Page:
Symptoms Of Tooth Infection Spreading To The Body
Abscesses can burst on their own, and the pain may diminish. However, it is essential to seek dental treatment because the bacteria can still spread beyond the tooth.;
Symptoms of a tooth infection spreading to the body include:
Dental abscesses can spread, potentially causing life-threatening infections in other areas of your body. Severe pain and flu-like symptoms are common signs of spreading.
Can A Toothache Cause An Earache
The short answer is yes a toothache can cause an earache.;
Often, this is due to the close proximity of the jaw joint, known as the temporomandibular joint , to the ear. When a tooth has decayed or is infected, the problem with the tooth can radiate from the jaw and be felt in the ear.
Conversely, a toothache can be the sign of an earache. In this case, cold and flu symptoms will likely be present as well. There are various causes and symptoms associated with each case. These will be discussed more thoroughly below.;
The most pressing concern for many will be how to alleviate this pain, regardless of its source. Until a medical or dental professional can be seen, there are a number of home remedies that can be used to provide relief from jaw, tooth, and ear pain.
While 40% of annual costs for chronic pain are due to orofacial problems, research has shown that roughly half of those experiencing tooth pain do not seek treatment and only 33% of those who did not seek treatment cited financial reasons.;;
Yet, dental pain has been shown to have a massive effect on a persons ability to function, interfering with sleep, mood, eating, work, and social life.;
The following will explain why a toothache may be the cause of ear or jaw pain, how to differentiate between a toothache and an earache, and the symptoms, causes, and home remedies for each.;
Can A Toothache Make Me Sick Or Even Be Fatal
A toothache itself isnt fatal. But an untreated infection in your tooth can spread. You can become sick, and this illness could turn into something serious or even life-threatening. So if you toothache isnt getting better its a good idea to contact your dentist.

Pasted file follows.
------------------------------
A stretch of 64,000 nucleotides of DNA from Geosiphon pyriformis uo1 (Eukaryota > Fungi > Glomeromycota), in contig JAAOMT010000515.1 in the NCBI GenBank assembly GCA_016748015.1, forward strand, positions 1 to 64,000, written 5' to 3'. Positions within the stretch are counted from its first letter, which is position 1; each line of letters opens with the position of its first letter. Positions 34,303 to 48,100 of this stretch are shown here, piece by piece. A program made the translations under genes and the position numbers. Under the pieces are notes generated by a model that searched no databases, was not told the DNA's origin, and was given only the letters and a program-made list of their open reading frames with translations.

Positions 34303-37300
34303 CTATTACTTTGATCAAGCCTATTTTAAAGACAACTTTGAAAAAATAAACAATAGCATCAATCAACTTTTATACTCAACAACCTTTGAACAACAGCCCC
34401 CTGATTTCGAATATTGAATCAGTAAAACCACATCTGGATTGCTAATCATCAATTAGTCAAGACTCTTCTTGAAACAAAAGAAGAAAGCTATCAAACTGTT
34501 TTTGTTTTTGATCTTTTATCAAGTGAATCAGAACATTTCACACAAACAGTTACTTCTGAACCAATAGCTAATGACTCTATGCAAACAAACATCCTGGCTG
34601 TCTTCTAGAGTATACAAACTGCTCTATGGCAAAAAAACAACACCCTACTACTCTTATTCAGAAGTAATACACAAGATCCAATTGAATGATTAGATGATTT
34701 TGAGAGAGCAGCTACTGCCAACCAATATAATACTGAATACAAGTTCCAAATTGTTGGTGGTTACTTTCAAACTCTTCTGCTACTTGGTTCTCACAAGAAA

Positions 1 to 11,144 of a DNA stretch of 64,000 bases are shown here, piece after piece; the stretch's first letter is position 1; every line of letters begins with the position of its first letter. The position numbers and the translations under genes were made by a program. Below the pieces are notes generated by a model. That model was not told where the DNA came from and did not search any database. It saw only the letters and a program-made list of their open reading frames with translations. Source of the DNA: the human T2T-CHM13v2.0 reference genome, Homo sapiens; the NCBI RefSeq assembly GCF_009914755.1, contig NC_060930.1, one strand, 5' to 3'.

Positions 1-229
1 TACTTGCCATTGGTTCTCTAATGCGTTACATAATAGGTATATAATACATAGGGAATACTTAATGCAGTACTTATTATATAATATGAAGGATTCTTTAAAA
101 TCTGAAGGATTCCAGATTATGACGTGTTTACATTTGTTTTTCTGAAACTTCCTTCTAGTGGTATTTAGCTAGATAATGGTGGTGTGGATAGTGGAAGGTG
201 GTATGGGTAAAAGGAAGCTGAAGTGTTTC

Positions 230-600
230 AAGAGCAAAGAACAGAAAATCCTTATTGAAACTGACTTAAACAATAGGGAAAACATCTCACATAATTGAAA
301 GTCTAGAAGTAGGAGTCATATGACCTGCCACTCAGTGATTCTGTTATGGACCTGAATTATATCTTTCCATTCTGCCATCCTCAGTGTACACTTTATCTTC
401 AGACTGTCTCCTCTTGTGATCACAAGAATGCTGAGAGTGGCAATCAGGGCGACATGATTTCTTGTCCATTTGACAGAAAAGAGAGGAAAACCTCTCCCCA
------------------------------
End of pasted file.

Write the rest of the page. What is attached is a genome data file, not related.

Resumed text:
Last reviewed by a Cleveland Clinic medical professional on 03/23/2020.
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Why Can An Ear Hurt From A Toothache
Jaw, tooth, and ear pain is part of the trigeminal system. In short, this system is a three-pronged sensory nerve that encapsulates the head and face, providing sensory input for touch, pain, and temperature.;
The largest nerve system in the body, the trigeminal system is responsible for sensation in several structures in the body, including the ears, eyes, nose, mouth and meninges. Researchers note that the fear and angst associated with orofacial pain from this specific nerve is likely a cause of dentist phobia.;
Inversely, a toothache may accompany an ear or sinus infection because of the proximity of teeth to sinuses. The back top teeth are located right below the sinuses. When those sinus cavities become infected or inflamed, the pressure can radiate pain within the mouth.;
The Cure For An Ear Infection Or Sinusitis
The good news is that your teeth should be fine, even if you have multiple ear or sinus infections that result in tooth pain. As far as treatment goes, often these infections will resolve themselves on their own over time. The pain that results can be treated with over-the-counter medicines, including pain killers, saline sprays, or nasal decongestants, or even home remedies. Antibiotics may be required for persistent infections that do not resolve on their own, but because of overuse of antibiotics, doctor often take a wait and see approach first.
If you have tooth pain, particularly in your upper molars, your dentist can help you discover the cause. Keep in mind that he may advise that you see a doctor instead if he sees that your teeth and gums look healthy and problem free. Your problem may very well be sinusitis or an ear infection instead.
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What Your Toothache May Be Telling You